Ed Asner Explains Hollywood Silence on Obama, Syria: They 'Don't Want to Feel Anti-Black'
In 2003, ahead of a U.S. attack on Iraq, a robust anti-war movement in Hollywood included a TV commercial starring Martin Sheen and Sean Penn visiting Baghdad. There were online petitions signed by Ed Asner; letters to President George W. Bush pleading for peace were signed by Matt Damon, Tim Robbins, Barbra Streisand and Alec Baldwin; former M*A*S*H star Mike Farrell fronted multiple press conferences where celebrities denounced war. In interviews, Janeane Garofalo stopped identifying herself as an actor -- she preferred to be called a member of the U.S. anti-war movement.
The good news for President Barack Obama as he considers a military response against Syria for using chemical weapons against rebels is that he probably won't have to deal with a similar anti-war movement from Hollywood. But that's not because there isn't opposition. It's just not organized, and, as Asner and Farrell – two of the industry's most vocal progressive activists -- told The Hollywood Reporter Friday, perhaps it never will be.
While some conservatives see hypocrisy, Farrell says that an all-out war in Iraq under Bush, a Republican who was very unpopular in Hollywood, was a much bigger deal than potential missile strikes against Syria under the direction of Obama, a Democrat who drew millions for his campaigns from showbiz industry donors.
Asner, 83, and Farrell, 74, both expressed extreme disappointment in Obama for advocating military action.
"What he is talking about in Syria is a potential war crime," Farrell said. "It will be illegal, and if citizens are killed it certainly could be considered a war crime."
Even if Obama presents irrefutable evidence that Syrian President Bashar al-Assad used poison gas against civilians, military action is still unwarranted, the two activists say.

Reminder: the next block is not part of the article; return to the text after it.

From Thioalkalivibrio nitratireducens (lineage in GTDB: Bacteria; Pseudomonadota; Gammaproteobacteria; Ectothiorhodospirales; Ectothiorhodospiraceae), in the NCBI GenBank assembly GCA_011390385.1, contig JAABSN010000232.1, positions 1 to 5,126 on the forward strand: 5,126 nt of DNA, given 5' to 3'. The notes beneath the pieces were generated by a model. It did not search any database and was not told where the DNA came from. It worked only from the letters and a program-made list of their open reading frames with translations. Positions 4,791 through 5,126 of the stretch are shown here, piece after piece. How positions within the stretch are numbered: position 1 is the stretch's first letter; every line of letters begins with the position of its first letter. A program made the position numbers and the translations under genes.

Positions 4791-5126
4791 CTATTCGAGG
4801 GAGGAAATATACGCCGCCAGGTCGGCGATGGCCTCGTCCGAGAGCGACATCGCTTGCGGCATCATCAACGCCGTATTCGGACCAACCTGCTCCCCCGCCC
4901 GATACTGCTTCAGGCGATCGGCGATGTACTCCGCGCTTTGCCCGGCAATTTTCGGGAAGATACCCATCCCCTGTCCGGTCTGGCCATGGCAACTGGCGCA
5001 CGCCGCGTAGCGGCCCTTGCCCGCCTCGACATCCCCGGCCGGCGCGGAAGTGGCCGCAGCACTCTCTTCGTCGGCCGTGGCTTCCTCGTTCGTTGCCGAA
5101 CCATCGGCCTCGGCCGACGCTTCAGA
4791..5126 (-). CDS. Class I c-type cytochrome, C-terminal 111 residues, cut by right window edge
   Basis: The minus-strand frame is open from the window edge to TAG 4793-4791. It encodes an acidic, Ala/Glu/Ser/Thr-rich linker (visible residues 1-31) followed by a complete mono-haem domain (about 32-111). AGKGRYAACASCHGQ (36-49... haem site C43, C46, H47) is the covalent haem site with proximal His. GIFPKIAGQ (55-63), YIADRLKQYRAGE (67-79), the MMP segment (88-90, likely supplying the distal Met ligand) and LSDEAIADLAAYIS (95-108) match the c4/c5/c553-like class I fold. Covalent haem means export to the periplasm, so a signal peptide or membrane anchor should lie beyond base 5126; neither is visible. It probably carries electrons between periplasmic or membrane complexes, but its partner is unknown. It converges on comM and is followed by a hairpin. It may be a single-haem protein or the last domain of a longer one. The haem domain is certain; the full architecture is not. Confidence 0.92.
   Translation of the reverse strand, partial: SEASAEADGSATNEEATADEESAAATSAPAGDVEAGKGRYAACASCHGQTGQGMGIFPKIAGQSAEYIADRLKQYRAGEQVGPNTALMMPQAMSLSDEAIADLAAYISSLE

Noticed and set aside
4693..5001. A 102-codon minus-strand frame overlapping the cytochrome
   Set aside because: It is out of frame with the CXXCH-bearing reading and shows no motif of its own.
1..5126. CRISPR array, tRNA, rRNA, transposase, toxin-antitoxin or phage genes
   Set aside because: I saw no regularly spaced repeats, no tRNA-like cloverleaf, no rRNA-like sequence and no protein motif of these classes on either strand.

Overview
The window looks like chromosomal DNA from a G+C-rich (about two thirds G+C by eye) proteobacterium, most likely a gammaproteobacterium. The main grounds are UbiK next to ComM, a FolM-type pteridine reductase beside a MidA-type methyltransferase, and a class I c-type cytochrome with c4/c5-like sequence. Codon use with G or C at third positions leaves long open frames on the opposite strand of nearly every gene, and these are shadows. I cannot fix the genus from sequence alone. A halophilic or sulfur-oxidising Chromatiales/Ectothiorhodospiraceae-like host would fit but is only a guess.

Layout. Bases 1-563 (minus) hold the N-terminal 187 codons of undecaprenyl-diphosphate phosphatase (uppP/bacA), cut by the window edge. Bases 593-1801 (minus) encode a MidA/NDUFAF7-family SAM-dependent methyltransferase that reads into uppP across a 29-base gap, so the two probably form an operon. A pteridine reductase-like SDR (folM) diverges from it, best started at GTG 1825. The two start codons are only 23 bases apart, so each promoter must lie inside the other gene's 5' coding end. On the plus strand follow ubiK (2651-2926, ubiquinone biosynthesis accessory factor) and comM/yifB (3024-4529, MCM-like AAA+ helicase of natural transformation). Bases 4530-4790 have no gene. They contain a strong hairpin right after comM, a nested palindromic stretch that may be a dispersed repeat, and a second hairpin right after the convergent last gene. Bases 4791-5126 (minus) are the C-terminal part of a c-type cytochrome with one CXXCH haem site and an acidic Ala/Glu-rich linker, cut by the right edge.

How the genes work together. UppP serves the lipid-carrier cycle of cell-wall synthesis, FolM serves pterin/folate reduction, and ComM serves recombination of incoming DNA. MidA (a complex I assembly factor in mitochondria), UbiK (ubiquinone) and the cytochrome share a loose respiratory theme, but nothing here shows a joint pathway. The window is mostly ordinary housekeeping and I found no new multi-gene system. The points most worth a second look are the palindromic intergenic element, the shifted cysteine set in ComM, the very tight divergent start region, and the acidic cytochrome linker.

"This administration ought to insist that the international community charge [Assad] with a war crime and prosecute him, and in so doing Obama would be following the law instead of flaunting the law," Farrell said.
"It's incredibly improper for the president to call for a strike. I have said it everywhere I can and I suspect a lot of others will do the same, but whether there will be an organized effort, I don't know," Farrell continued. "We're talking about the difference between an invasion in Iraq and a limited action in response to the use of chemical weapons in Syria."
Asner said the lack of an organized effort against war in Syria is a matter of timing. Bush took months to make the case for war in Iraq, giving the antiwar left plenty of time to prepare a response.
"It will be a done deal before Hollywood is mobilized," Asner said. "This country will either bomb the hell out of Syria or not before Hollywood gets off its ass."
Also, said Asner, unsuccessful efforts to prevent war in Iraq led to complacency among left-wing activists.
"We had a million people in the streets, for Christ's sake, protesting Iraq, which was about as illegal as you could find. Did it matter? Is George Bush being tried in the high courts of justice?" asks Asner. "We've been so God-damned stung in this country by false wars, repeatedly, that, how can you believe in any just war with the history we have had?"
Another reason some Hollywood progressives have been reticent to speak out against war in Syria, according to Asner, is fear of being called racist.
"A lot of people don't want to feel anti-black by being opposed to Obama," he said.
Asner said Hollywood activists should read a Huffington Post blog item by Dennis Kucinich, where the former congressman lists the "Top 10 unproven claims for war against Syria."
"Whether it's a Republican or Democrat president, or Republican or Democrat Congress -- and it doesn't make a God-damned difference -- it behooves us to get off our ass and ask these questions," Asner said.
Farrell and Asner both say that beating the war drums on Syria is one of many mistakes Obama has made.
"I voted for him, but I'm not proud. He hasn't thrown himself on the funeral pyre. I wanted him to sacrifice himself. Instead, he has proved himself to be a corporatist, and as long as he's a corporatist, he's not my president," Asner said. "A lot of people have lost hope -- with the betrayals, the NSA spying ... People aren't getting active because 'Who gives a shit?' is essentially the bottom line."
Adds Farrell: "I'm frankly deeply disappointed in the president's foreign policy, war-making, his reliance on military rather than diplomatic responses, his use of drones, continued allowance of the Guantanamo prison. He's a disappointment to me and other people I know."
As much as Obama is loved by Hollywood power-brokers, Asner says he doesn't fear backlash by speaking against the president.
"Hollywood can't mobilize for that either," he joked. "If they try to punish me, what are they gonna do? Take away my pension?"